When you're essentially putting your life savings into bricks and mortar, there are many things to consider; including a minefield of potential mistakes you want to avoid.
Here are some tips for home buyers on mistakes to avoid making when buying a house in Australia.
It's safe to say many people can find home loans confusing, particularly if you're a first home buyer. As a first time buyer, it can be hard to wrap your head around all the different home loan products on the market. Fixed versus variable rates. Principal and interest payments versus interest only. Split home loans and lines of credit. Offset accounts and redraw facilities. Comparison rates versus the advertised rate. It's enough to give you a headache!
Even if it's not your first rodeo, next home buyers can still make the mistake of not understanding the details of the loan. The variety of home loan products available can be mind boggling, but taking out the wrong home loan has led many a home buyer into a mortgage that doesn't suit their needs.
The good news is you aren't stuck with your original home loan until it's paid off. You can always refinance your loan to another product or lender if you've made the mistake of choosing the wrong home loan for your needs. Get in touch with one of our home loan specialists to find out about our low rate home loans.
Buying a home is one of the biggest decisions you'll ever make. So when you fall in love with a property, you're likely to pull out all the stops to get it - including paying too much to secure it. A survey of Australian buyers* found that 44% paid more for a property because they "really liked it". It's easy to fall in love with the hardwood floors, the size of the kitchen or the enormous master bathroom, but try not to let these little things cloud your judgement.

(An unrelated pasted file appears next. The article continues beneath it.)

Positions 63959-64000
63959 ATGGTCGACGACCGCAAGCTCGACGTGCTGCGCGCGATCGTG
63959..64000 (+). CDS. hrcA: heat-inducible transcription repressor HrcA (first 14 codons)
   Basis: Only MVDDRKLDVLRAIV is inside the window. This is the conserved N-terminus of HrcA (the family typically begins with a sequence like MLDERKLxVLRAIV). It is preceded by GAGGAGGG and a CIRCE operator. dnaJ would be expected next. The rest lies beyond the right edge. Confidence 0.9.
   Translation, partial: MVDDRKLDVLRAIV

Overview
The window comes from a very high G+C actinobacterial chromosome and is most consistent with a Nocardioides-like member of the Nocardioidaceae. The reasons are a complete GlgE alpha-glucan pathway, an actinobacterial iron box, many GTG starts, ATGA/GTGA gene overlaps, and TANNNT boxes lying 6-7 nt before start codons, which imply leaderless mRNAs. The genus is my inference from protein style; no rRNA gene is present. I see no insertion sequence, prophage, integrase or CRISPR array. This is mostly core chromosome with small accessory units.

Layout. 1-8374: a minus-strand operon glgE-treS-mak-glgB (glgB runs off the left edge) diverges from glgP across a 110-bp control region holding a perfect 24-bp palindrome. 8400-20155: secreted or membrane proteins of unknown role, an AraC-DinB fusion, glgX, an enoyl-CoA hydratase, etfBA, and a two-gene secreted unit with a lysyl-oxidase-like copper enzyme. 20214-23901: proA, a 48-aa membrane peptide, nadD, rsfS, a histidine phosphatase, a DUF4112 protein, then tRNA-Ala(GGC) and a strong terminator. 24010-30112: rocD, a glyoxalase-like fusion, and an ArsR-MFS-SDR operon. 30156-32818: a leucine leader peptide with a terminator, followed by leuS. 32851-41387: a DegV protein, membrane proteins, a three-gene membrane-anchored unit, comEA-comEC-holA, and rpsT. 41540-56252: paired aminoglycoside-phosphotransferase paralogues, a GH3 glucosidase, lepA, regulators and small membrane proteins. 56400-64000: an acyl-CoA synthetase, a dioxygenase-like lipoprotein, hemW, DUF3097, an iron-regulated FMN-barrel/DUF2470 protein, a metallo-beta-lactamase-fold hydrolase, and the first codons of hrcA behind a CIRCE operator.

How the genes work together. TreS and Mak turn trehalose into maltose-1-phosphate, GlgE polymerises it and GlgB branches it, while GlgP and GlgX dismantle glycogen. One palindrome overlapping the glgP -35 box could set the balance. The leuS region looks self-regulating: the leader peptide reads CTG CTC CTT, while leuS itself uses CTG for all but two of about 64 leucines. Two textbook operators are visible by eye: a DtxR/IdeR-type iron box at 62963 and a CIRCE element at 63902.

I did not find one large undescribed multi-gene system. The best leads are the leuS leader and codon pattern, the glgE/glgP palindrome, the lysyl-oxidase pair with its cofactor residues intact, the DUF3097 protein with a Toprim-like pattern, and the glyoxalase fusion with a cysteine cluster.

Focus on the big things that will impact your lifestyle more than a nice kitchen, such as whether the property has good transport links, is close to schools and shopping centres, is near your workplace, etc. Does the property have potential to grow in value?
When buying your next home, it's a good idea to have at least three non-negotiables in a home (e.g. number of bedrooms, the location, the right price) to keep your emotions in check.
Just because a lender says you can borrow a certain amount doesn't mean you should be comfortable with spending that much. Don't rely on the lender to tell you how much you can afford to spend if you don't think you can comfortably repay that amount.
Buying a home that is well out of your price range could easily stretch your finances. It's human nature to want a house that's too expensive for us and there are plenty of real estate agents happy to push you into doing exactly that. But don't be tempted to go beyond your borrowing limit.
Have a very firm budget in mind before you start house hunting to avoid wasting time looking at properties you can't afford.
If you don't research the property market you're house hunting in, you won't know if you're getting a good deal or not. Make a list of the suburbs you're interested in and aim to see as many properties in those suburbs as you can within a two to three month timeline to get an idea of how prices move.
It's also wise to get to know the neighbourhood you're buying into because you're not just buying a house; you're also buying a location. Find out about what the local schools are like, the crime level, what the transport links are like, and any upcoming zoning issues.
The initial deposit isn't the only cost you need to factor in when buying a house. Your home loan also doesn't cover upfront costs so you'll have to make room in your budget to accommodate them.
These include stamp duty, bank fees and charges, building and pest inspections, and conveyancing or legal fees.
Apart from budgeting for the costs of moving, don't underestimate the ongoing costs of owning a property. Rates, insurance and maintenance can all add up.
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